Yet another old-school favorite, “Desperado” by Eagles is a quintessential country song. The popularity of the song is in part because of its Western concept. The Eagles’ song voices the lonesomeness of a rugged outlaw – and that is what we fell in love with! For those of us that are fascinated by the tales of outlaws of the Wild West, “Desperado” is a treat.
“Desperado” was a collaboration between the band’s two frontmen Glenn Frey and Don Henley. The song was something that Henley first wrote about one of his friends named Leo and had nothing to do with the song we now know and love. Henley remembers how “Desperado” first came to be:
“’Desperado’ was a song fragment that I’d had since the late ’60s. Maybe ’68, I started that song. It wasn’t even called ‘Desperado.’ It was called something else, but it was the same melody, same chords. I think it had something to do with astrology. Whatever the title was back then, it was horrible. Jackson Browne suggested a Western theme – something to do with playing cards, I think – which is sort of where we were headed anyway.”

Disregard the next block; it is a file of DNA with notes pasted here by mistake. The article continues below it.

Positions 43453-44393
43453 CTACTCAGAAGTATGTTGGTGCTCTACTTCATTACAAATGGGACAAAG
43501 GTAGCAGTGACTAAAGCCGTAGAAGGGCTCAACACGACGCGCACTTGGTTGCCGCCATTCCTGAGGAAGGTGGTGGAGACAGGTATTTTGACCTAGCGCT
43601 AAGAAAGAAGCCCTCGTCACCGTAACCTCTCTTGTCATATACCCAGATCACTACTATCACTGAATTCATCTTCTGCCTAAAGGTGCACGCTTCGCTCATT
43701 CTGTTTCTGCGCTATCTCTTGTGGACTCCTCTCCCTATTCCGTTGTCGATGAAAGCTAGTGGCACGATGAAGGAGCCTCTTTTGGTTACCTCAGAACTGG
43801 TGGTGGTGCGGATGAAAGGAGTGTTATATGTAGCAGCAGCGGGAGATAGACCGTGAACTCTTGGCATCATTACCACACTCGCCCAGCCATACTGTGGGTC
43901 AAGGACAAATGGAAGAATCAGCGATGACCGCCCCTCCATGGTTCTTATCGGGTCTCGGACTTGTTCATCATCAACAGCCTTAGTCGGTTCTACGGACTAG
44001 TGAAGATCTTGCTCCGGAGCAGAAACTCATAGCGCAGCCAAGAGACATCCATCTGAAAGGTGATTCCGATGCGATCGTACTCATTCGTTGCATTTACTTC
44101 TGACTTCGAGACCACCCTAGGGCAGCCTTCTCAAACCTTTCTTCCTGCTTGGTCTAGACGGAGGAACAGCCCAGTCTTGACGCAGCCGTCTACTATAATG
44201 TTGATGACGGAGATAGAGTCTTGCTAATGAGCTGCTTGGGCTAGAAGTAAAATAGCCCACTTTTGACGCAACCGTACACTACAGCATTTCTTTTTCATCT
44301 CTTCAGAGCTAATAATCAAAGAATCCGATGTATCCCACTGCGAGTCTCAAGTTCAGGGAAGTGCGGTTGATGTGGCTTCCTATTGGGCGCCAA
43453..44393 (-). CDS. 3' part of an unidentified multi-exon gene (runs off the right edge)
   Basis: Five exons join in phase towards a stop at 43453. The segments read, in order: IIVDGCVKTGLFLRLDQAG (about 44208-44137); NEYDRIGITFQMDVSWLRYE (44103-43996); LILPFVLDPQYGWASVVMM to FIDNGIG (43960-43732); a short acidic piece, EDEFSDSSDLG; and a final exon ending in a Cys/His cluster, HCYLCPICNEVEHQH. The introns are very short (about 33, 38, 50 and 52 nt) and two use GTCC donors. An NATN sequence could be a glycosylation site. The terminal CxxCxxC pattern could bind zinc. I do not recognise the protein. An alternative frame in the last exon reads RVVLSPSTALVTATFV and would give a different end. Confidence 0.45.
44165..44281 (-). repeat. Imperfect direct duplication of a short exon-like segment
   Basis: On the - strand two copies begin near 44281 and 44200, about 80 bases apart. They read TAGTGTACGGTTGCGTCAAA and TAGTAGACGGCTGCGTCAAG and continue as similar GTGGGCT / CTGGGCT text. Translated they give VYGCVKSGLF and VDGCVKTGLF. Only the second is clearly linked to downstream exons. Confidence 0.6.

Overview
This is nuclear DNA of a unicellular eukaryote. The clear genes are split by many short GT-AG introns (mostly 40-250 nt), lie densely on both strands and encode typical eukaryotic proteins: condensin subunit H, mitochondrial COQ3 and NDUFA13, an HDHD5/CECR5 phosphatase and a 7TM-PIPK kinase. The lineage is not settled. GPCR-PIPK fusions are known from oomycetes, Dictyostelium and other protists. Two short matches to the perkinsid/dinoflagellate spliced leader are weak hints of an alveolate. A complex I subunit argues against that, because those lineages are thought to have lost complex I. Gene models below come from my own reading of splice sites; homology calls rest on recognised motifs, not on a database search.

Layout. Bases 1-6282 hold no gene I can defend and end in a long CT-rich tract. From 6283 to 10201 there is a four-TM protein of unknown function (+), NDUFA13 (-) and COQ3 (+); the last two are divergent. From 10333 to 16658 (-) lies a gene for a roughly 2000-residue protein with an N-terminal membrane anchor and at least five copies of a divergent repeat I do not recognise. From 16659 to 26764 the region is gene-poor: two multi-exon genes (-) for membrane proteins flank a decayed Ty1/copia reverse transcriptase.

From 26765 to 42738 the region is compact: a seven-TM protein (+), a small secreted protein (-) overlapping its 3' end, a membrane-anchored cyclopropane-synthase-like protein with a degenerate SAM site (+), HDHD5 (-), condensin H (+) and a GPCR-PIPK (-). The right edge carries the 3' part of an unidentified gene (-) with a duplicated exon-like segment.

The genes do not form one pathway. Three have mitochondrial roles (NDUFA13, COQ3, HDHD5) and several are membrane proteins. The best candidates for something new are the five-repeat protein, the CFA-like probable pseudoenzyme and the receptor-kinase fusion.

The song took a different direction as the band later wanted to create an album about antiheroes. So the idea of a desperado was born – giving the name to the title track of the Eagles’ second studio album. “Desperado” was recorded in early 1973, accompanied by some musicians from the London Philharmonic Orchestra. Despite its popularity later on, “Desperado” was never released as a single but was included in many of the later compilation albums of Eagles.
The album ‘Desperado’ was not an immediate hit when it first came out on April 17, 1973. Neither “Desperado” nor “Tequila Sunrise” – the album’s first single – gained much popularity at the time. But there was a silver lining to this dark cloud. While you could say that ‘Desperado’ was a commercial flop (on release, at least), it helped the band grow creatively. As Eagles’ long-time associate singer-songwriter Jackson Browne put it:
“Desperado was a brilliant move, because it gave The Eagles an identity. There was something limited about the concept, but it was also very potent. There was a nouveau-Indian hippy thing going on, everyone was coming to California, and in the end that was what they were writing about: that projected dream of what freedom could be.”
And this was the spirit of “Desperado” that withstood the test of time.